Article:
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Memories & Reminiscences

The hall has been opened for over 40 years now and during that time it has hosted a huge variety of social and community events. Like any community venture, it has its bright, happy and fortunate periods and equally some dark and depressing times and events. In this section, we try to capture the experiences through the eyes of those who were involve or observed events at the hall over the years.  It is hoped that over time we can build up an “archive of memories” that will be recorded within the village for future villagers to read.

“The bright lights beckon” – Linda Whitehead recalls memories of how amateur dramatics came to the village

Not too long after the hall was opened, it’s potential as a venue for amateur dramatics was identified by an intrepid group in the village led by Linda and Pete Whitehead and Stuart Hammersley, and it was over a pint in the Fox that the S.A.W.A.D.S (Stoke Albany and Wilbarston Amateur Dramatics Society was formed in the early 1980s. The group set about building their own portable stage (the hall didn’t have a stage in the early days) and scenery. There was no storage available at the hall so everything was stored at a Springfield Farm and then transported to the hall as required by Charles Peach’s tractor!  Soon the whole village became involved in supporting the group – even lending the group furniture from their houses as props. Eventually, the hall was extended and a permanent stage was built. Enthusiasm for amateur dramatics continued to grow and the plays were a sell-out; generating enough revenue to cover all costs and expenses with any profit going to local and national charities. Sadly the group is no more, but who knows, maybe some budding ‘thespians’ in the village might seek to tread the boards once more?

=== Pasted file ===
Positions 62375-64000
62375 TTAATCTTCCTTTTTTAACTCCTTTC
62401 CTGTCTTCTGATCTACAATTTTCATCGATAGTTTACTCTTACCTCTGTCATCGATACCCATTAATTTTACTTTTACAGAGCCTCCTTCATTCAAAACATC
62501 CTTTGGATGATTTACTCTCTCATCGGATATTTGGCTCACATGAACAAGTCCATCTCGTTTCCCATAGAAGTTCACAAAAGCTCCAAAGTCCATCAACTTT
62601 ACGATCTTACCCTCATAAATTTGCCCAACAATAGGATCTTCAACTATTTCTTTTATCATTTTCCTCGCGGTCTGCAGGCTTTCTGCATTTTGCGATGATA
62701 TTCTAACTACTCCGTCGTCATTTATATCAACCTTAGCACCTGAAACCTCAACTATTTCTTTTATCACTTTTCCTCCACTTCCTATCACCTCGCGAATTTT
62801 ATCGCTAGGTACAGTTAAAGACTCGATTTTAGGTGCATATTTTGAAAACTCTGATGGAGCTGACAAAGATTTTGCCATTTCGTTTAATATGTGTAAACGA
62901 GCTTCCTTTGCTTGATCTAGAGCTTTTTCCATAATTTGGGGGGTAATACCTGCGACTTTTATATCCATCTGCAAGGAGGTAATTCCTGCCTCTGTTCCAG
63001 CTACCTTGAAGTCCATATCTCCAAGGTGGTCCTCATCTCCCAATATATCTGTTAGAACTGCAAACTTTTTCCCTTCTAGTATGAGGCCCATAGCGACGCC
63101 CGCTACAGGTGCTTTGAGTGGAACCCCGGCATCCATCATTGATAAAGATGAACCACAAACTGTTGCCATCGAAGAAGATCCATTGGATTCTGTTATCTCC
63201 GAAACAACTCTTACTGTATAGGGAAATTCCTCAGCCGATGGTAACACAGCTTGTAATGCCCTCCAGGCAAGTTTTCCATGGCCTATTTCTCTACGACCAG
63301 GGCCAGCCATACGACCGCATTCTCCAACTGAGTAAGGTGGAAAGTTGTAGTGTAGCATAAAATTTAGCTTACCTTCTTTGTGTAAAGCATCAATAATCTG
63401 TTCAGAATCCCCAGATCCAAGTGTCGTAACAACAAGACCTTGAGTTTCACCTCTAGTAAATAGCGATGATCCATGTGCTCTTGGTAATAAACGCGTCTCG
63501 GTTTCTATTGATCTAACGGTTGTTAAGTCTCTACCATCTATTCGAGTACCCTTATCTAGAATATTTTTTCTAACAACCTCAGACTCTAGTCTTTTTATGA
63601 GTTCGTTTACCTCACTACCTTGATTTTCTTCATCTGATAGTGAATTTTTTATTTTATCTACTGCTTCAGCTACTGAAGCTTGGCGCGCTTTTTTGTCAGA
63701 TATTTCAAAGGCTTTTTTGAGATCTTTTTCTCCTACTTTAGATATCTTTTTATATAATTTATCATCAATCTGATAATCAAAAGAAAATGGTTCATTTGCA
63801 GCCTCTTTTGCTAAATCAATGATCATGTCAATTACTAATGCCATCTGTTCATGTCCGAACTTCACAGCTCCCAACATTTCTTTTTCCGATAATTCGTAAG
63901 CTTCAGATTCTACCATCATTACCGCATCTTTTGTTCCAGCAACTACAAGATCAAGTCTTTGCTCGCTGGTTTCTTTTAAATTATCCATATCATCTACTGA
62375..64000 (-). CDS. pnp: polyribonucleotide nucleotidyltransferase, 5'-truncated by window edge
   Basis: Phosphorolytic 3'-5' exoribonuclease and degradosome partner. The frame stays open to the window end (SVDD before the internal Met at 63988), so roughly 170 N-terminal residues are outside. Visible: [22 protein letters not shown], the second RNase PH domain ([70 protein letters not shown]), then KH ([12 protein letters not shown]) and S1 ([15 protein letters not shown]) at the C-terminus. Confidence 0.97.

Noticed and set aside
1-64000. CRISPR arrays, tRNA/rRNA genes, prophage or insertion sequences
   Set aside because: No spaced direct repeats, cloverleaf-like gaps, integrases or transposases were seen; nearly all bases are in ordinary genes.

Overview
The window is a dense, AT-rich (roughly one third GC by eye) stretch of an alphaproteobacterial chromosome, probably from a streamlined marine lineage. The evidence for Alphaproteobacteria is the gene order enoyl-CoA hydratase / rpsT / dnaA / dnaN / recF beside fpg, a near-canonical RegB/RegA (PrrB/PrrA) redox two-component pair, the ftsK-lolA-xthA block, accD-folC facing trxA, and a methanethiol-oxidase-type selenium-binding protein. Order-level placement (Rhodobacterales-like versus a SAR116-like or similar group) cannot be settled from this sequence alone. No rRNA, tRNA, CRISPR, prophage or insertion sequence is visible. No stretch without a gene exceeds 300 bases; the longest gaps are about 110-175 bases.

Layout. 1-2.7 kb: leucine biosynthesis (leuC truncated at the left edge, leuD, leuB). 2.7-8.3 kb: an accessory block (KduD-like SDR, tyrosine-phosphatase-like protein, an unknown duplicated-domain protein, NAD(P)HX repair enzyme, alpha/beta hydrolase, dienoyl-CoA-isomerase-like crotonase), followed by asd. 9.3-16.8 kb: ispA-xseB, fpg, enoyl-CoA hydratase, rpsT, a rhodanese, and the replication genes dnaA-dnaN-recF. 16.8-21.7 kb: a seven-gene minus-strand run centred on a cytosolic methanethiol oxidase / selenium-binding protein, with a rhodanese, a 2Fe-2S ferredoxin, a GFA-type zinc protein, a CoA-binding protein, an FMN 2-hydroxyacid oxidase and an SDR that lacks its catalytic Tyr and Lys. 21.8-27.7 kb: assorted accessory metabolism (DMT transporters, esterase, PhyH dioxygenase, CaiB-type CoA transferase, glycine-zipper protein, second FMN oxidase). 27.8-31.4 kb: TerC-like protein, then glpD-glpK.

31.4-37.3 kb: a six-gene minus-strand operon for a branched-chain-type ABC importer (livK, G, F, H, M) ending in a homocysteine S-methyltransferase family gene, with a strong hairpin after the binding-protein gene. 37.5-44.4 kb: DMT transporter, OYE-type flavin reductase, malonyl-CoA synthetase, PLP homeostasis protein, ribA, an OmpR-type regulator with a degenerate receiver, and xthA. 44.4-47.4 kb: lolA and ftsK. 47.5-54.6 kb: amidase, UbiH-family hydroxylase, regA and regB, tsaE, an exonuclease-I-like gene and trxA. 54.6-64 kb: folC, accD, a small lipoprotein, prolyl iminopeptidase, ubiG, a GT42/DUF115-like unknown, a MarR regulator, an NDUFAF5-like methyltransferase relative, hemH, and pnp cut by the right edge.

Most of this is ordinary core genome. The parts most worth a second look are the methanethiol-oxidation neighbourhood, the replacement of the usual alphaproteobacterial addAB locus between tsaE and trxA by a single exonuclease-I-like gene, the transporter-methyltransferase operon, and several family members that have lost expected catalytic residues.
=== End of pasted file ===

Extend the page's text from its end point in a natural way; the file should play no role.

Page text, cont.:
Live music comes to the hall

During the 1990s and through to 2010, one of the Hall’s major claims to fame was as a venue for rock, blues and R&B music. A music production company in the village called Loud Promotions, managed by a village resident Jim Smith and his friend Mick McCleod, hired the hall for gigs on a regular basis – and before too long, it rapidly gained a reputation on the local East Midlands music scene. In a 1995 an article appeared in the Harborough Mail promoting Wilbarston village Hall as the local music venue. When the Mail reporter asked where the name Loud Promotions came from, Jim Smith explained that they needed an ink stamp to stamp people’s hands as they entered the hall.  The only stamp they had was one given to Mick McCleod but his name on the stamp had been misspelt as Loud rather than McCleod and so the name stuck! 

 Amongst those who the company brought to the village hall were well known names in that R&B music genre such as Jools Holland and Wishbone Ash. The commercial hiring of the hall to Loud Promotions brought much needed revenue into the hall mainly through bar sales which in turn, funded many improvements. However, the hiring of the hall for commercial activities such as these events did not receive universal approval from everybody in the village. But as the Parish Council Chair at the time, Lawrence Dale, commented: “It does bring in revenue for the hall”. Even today, when people of a certain age visit the hall, the conversation often begins “I remember coming here when XX was playing…” Sadly, Jim Smith died in a tragic road accident and regular gigs ceased in 2010 as the company was wound up. 

But the tradition of organised live rock music lives continues on a regular basis; raising much needed funding to support the hall and make improvements. Recent years have seen the hall becoming a regular fixture on the tour itinerary of Wild Willy Barrett and John Otway whose zany musical and stage activities attract a national following. In 2019, a new group, OneovertheEight was formed in the village and played their inaugural gig at the hall in October 2019 to a packed hall and great acclaim (who could forget their rendition of Baker Street!).